Front Row: Trans Nzoia County Officials from Department of Planning and Budgeting during the Public Awareness Seminar on Public Participation
Public Participation: Key to devolution success

Kenya’s constitutionally mandated devolution has been touted as one of the world’s most ambitious decentralization process that brought with it great promise and high expectations for Kenyan’s. Undoubtedly, if well-implemented devolution has the potential to bring government, resources, and decision making closer to the people and a realization of the constitutional right of self-governance.

However, on the basis of just concluded Public Awareness Seminars supported by the Civil Society Urban Development Platforms (CSUDP) in 211 Counties that brought together members of County Urban Forums (CUFs)2 and county officials among them County Executive Members (CECs), Chief Officers and Chairs of relevant County Assembly Committees to reflect on the experience of public participation in key county processes such as formulation of County Integrated Development Plans (CIDPs), Annual Development Planning, Annual Budgeting etc., Wanjiku is still yearning to have a say and to be meaningfully involved in decisions that affect her life.  

During these sessions questions abound as to whether the first five years of devolution empowered ordinary citizens, produced people-centered and inclusive development, improved service delivery, reduced poverty or even mitigated spatial inequality. These questions are not for us to answer, but rather for all Kenyans to ponder and particularly those who are steering devolution. Fears were raised that elite capture is slowly clipping in at the county level and if not quickly arrested will result into the same skewed power relationship of previous centralized governance regime distancing the poor and the marginalized from local governance institutions.

How then shall we ensure that devolution delivers on its promise? The key lies in bridging the gap between the legal public participation framework and the actual practice at the county level, argued participants with Makueni County devolution success story as the reference point. Noteworthy, the Makueni success is anchored on a public participation model that has established structures of public participation from the village level. The model was acclaimed at the 5th Devolution Conference hosted by Kakamega County in April 2018 and counties urged to visit Makueni for bench-marking.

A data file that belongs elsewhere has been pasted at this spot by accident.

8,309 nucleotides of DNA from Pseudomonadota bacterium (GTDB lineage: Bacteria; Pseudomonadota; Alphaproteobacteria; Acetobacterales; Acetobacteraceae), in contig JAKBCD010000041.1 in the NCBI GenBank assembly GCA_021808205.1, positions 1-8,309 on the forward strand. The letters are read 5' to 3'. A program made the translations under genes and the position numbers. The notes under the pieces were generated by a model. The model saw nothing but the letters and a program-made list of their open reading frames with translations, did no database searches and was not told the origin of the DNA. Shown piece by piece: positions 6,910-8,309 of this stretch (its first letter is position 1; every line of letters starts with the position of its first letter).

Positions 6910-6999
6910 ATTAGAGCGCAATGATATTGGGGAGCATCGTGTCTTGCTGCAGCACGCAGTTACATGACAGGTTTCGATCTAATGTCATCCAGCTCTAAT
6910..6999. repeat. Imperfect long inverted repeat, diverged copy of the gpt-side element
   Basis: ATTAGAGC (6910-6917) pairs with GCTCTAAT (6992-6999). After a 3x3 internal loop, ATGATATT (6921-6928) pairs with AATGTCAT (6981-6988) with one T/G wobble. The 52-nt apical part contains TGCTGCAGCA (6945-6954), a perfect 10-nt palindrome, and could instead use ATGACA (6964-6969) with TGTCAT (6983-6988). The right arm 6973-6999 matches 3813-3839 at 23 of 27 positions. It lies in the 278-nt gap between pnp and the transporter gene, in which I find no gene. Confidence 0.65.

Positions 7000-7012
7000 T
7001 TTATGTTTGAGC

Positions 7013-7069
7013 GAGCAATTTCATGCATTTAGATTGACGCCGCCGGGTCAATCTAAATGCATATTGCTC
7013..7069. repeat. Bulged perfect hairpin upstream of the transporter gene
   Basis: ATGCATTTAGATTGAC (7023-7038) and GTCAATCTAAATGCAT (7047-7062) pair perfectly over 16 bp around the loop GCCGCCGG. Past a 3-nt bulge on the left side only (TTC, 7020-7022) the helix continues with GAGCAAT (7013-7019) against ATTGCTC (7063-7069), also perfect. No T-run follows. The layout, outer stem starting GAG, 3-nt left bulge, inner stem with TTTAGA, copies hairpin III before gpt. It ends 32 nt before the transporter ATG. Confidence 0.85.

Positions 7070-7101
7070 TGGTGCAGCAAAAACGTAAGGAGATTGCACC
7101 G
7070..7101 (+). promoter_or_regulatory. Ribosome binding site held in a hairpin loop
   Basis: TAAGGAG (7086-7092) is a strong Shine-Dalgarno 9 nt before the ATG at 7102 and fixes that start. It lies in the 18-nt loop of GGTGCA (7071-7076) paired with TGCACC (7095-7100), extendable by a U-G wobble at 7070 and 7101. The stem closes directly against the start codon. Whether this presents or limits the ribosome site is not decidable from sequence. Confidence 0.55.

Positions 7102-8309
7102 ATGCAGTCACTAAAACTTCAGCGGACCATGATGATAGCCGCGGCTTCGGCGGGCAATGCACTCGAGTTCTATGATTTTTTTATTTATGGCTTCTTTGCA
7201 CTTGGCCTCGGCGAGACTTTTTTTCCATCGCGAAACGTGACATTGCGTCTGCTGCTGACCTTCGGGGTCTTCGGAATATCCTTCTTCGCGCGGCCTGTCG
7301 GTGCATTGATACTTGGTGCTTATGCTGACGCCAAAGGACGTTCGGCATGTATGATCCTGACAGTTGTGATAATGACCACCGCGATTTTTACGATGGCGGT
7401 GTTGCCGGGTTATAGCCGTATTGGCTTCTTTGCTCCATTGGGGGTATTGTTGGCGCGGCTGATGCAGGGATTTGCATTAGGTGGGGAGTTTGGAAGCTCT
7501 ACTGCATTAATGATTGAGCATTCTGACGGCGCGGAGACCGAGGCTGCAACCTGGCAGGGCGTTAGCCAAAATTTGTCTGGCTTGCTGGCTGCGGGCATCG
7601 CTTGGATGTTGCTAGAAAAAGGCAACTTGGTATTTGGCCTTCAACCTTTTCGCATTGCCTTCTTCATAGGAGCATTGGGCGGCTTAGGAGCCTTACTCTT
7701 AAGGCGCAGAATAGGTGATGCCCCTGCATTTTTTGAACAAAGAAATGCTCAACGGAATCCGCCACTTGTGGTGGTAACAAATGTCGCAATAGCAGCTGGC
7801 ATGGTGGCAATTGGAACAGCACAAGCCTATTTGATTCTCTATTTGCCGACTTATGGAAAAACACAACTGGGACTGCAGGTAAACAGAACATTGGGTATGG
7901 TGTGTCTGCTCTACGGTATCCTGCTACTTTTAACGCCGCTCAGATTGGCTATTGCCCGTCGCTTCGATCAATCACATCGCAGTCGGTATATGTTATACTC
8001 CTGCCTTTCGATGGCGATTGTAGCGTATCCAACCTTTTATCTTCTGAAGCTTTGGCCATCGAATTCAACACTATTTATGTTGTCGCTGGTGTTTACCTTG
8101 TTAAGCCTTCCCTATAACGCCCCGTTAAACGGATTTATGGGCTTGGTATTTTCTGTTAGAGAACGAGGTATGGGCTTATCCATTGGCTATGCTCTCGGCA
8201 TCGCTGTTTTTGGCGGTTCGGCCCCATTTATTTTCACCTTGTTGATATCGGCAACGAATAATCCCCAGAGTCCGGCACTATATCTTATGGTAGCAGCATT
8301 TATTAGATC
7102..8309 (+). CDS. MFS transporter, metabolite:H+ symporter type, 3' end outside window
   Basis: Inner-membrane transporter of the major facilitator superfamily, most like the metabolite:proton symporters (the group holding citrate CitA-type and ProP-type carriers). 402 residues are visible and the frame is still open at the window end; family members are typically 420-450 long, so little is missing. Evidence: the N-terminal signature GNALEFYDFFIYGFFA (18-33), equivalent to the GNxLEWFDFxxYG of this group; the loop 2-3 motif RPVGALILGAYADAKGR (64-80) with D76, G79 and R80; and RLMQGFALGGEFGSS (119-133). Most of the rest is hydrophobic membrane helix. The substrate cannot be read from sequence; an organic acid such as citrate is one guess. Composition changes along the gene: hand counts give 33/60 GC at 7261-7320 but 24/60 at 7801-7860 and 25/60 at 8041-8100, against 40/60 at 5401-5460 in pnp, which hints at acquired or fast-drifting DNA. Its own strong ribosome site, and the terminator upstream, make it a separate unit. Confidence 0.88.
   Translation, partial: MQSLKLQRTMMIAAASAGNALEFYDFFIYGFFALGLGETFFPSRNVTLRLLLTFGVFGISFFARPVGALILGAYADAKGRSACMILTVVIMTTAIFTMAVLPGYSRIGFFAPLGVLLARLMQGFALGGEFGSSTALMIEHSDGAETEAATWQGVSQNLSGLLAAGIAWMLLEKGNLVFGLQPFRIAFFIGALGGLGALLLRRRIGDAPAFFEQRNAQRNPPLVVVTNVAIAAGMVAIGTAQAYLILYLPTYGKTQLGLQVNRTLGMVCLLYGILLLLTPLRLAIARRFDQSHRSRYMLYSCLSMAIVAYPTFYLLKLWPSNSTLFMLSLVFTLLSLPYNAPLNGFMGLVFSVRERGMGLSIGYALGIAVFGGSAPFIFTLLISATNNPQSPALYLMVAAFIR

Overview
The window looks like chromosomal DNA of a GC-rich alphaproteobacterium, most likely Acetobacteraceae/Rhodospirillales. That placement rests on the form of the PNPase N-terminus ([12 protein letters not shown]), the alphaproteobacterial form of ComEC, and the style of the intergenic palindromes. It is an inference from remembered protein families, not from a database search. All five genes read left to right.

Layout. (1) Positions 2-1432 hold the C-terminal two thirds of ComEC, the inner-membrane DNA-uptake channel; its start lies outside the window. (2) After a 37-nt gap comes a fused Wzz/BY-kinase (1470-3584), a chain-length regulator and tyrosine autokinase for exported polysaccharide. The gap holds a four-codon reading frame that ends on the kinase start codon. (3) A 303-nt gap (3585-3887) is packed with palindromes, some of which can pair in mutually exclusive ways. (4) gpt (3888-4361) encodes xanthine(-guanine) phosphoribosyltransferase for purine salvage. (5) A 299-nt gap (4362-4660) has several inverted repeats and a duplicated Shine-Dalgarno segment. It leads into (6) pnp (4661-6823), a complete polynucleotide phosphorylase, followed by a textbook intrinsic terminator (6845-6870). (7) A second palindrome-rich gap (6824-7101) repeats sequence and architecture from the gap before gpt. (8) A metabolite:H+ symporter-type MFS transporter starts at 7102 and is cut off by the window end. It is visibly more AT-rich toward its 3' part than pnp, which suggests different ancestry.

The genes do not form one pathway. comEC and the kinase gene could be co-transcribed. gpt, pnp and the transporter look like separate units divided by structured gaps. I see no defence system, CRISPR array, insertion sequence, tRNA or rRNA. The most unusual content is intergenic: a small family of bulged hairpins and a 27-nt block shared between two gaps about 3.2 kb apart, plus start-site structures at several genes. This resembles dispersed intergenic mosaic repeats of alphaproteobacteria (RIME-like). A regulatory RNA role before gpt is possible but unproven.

We however, do have a few other counties where county governments and civil society are innovatively engaging. In Kilifi County, citizens are driving the development agenda through a bottom-up participatory budgeting model spearheaded by Kilifi County Citizen Forum (KCCF) that has been embraced by the county government. Through this model, village level budget forums are held where citizens deliberate on development priorities coming up with an ‘ Citizens Alternative Budget (CAB)’. KCCF then uses the CAB to engage the county government soon after the County Executive Budget Proposal is issued as well as lobby the respective County Assembly Committee. Through this model, an increasing number of citizen development priorities (10% in the 2013/14 to 43% in the 2017/18 financial year) have been accommodated in the approved annual county budgets. The Alternative Citizens Budget initiative has been supported by CSUDP and other development partners. 

In Mombasa County, the Mombasa County Urban Forum (MCUF) has become a popular platform for citizen participation in county policy formulation processes. A case in point is the highly participatory Mombasa Land Policy formulation process where MCUF facilitated land clinics in all six sub-counties, multi-stakeholder forums and structured engagements with both the executive and the County assembly through the support of CSUDP. The land policy is already being applied to address the historical land issues that have bedeviled this coastal city for decades.

Other models of state-citizen engagement shared during the seminars include quarterly Governors Round-table in Nakuru County and joint sectoral initiatives in Kakamega and Uasin Gishu Counties led by the respective County Urban Forums. Acknowledging that both the citizens and the county governments have a role to play in moving public participation from being just another public gimmick to satisfy legal requirements to a meaningful process that meets citizens aspirations, participants identified ways of strengthening public participation:

  1. Institutionalization of public participation through policies and legislations with clear guidelines and minimum standards.
  2. Improving access to information in a timely and in public consumable form.
  3. Conducting public participation at village as opposed to ward level.
  4. County government to allocate budgets to facilitate public participation and civic education
  5. County government to build the capacity of their officers to effectively facilitate public participation.
  6. County governments to develop feedback mechanisms.  

1 Nairobi, Mombasa, Kisumu, Nakuru, Uasin Gishu, Kakamega, Homabay, Tana River, Nyeri, Embu, Isiolo, Garissa, Lamu, Kwale, Kilifi, Machakos, Kajiado, Kitui, Trans Nzoia, Meru, and Kiambu.

2County Urban Forums (CUF) are county level urban plaforms for dialogue and consensus building on urban issues of common concern. CUFs comprises of town-level Local Urban Forums (LUFs) established through the support of CSUDP and currently operational in 21 Counties listed above.

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